•, and – used for the Migration Endpoints.

Although the SSL certificate, DNS entries, and external publishing is important, one area we don’t need to reconfigure is Exchange Virtual Directories. The Exchange Web Services Virtual Directories on each server that include the MRSProxy capability – the Migration Endpoint itself – will remain as-is, and in our example will continue to use the name.

Instead, when we create each Migration Endpoint in Exchange Online, we’ll manually specify each of the additional Migration Endpoint names. This means the configuration is relatively easy to transition to, as if you currently use the simpler method, outlined in Figure 1 for migration of mailboxes, you can transition to this approach without breaking any migrations in progress.

External Publishing

Publishing each Migration Endpoint may require more thought however, as you will not simply re-use the existing externally published Load Balancer configuration. We will instead be publishing each server individually. There are a number of ways to accomplish this.

The simplest option, should it be available to you, is to configure the firewall to publish each Exchange Server directly, typically with a NAT mapping for each Exchange Server, with HTTPS (Port 443/TCP) open to allow traffic from the Exchange Online IP addresses.

In this case, the external firewall will be configured with a separate external IP address for each Exchange Server, configured on the firewall to forward traffic received from Exchange Online to the internal IP addresses of each Exchange Server. Naturally each Exchange Server used must have the SSL certificate with the updated list of Subject Alternative Names installed and assigned to IIS. Each Migration Endpoint name (such as must be registered in external DNS, mapped to the corresponding external IP address:

Increasing email migration throughput to Office 365 using multiple migration endpoints

Figure 3: Direct Firewall Mapping

This approach may not be suitable for all organizations – especially if the network architecture doesn’t support publishing servers located on the external network.

If that’s the case in your organization, using the existing Load Balancer with separate Virtual IP Addresses (VIPs) for each Migration Endpoint name, with a configuration designed to replicate the above example will prove suitable.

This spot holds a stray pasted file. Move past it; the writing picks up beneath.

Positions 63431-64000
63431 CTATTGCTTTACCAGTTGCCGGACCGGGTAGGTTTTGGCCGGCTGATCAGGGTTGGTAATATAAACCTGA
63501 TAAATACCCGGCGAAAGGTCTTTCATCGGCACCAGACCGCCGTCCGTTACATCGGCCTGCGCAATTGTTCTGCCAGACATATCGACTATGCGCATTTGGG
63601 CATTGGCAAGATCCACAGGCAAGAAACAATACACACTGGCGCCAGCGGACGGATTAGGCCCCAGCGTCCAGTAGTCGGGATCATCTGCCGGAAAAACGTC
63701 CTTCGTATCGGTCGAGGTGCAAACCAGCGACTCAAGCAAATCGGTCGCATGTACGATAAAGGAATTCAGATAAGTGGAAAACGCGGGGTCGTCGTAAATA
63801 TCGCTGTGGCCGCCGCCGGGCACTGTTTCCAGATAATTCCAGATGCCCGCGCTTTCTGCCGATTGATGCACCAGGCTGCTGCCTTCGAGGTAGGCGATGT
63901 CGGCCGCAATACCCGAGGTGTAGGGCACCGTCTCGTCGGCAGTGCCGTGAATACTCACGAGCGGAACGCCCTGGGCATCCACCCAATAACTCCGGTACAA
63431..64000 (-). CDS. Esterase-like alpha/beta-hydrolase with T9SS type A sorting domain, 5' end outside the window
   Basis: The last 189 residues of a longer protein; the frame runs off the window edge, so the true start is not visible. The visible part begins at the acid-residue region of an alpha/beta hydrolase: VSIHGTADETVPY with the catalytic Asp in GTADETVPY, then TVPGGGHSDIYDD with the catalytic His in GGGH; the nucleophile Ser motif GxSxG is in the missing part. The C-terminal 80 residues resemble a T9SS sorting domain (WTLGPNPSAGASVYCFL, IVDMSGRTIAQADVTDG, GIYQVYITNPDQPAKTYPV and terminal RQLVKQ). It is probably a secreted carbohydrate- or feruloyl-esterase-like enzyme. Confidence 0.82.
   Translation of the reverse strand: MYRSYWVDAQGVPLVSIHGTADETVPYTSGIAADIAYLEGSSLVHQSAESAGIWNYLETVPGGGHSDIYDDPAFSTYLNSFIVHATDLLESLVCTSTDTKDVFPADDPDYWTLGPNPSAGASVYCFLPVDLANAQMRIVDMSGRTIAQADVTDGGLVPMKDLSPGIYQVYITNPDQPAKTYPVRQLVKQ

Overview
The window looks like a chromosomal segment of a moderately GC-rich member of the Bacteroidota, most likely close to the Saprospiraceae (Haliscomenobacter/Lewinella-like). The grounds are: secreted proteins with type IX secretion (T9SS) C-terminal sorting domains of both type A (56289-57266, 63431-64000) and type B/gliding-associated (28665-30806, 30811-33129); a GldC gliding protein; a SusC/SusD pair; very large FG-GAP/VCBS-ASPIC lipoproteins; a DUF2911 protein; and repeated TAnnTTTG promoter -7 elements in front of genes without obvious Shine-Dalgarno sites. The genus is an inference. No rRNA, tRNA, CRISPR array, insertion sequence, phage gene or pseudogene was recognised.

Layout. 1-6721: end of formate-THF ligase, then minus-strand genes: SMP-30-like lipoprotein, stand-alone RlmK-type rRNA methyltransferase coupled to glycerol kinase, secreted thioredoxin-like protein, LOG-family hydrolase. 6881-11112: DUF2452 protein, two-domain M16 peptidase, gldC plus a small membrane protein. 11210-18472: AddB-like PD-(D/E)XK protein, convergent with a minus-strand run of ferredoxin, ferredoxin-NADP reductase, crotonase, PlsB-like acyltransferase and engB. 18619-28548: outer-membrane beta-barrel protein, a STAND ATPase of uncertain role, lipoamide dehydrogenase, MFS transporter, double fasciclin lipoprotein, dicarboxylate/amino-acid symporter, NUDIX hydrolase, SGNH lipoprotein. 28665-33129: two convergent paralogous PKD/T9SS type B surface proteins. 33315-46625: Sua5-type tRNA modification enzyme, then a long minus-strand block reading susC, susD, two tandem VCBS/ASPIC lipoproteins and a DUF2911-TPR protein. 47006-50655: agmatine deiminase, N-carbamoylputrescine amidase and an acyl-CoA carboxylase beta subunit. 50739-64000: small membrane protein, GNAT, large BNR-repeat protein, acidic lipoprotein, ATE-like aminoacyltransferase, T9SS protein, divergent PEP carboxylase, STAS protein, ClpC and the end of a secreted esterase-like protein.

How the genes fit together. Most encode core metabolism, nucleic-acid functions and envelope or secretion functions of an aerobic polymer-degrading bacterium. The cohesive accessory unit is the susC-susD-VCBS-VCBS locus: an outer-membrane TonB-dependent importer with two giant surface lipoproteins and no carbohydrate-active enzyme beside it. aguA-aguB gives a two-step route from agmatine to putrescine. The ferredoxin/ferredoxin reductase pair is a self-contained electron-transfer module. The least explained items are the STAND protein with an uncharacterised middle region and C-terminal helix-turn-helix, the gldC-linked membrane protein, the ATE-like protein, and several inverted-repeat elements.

Using a Load Balancer to accomplish this does introduce another aspect that could affect performance, but it does provide a little more flexibility, as you have the ability to potentially further restrict the published URL to only the MRS Proxy path (/ews/mrsproxy.svc), potentially use Layer 7 capabilities on the Load Balancer to use a single external IP, or to allow the back-end server to be switched in the event of a single server failure.

The great thing about this approach – whichever way you implement it – is that you can see even bigger benefits when you have a multi-national Exchange organization. In such scenarios, publish Migration Endpoints in each region you must migrate mailboxes from. This will allow you avoid mailbox moves traversing the Wide Area Network as you migrate.

Configuring Exchange Online

You will be pleased to know that within Office 365, the configuration required to enable this configuration is straightforward. You must configure the Migration Endpoints, then choose the endpoint you wish to use when you create new Migration Batches. You’ll find more about how to create migration batches in our previous article.

To accomplish this using PowerShell, connect to Exchange Online, then create a New Migration Endpoint for each required:


New-MigrationEndpoint -Name “Endpoint Name” -RemoteServer “Endpoint FQDN” -ExchangeRemoteMove -Credentials $ExchangeCredentials

In our example organization, this would look similar to the commands below:

New-MigrationEndpoint -Name “” -RemoteServer “” -ExchangeRemoteMove -Credentials $ExchangeCredentials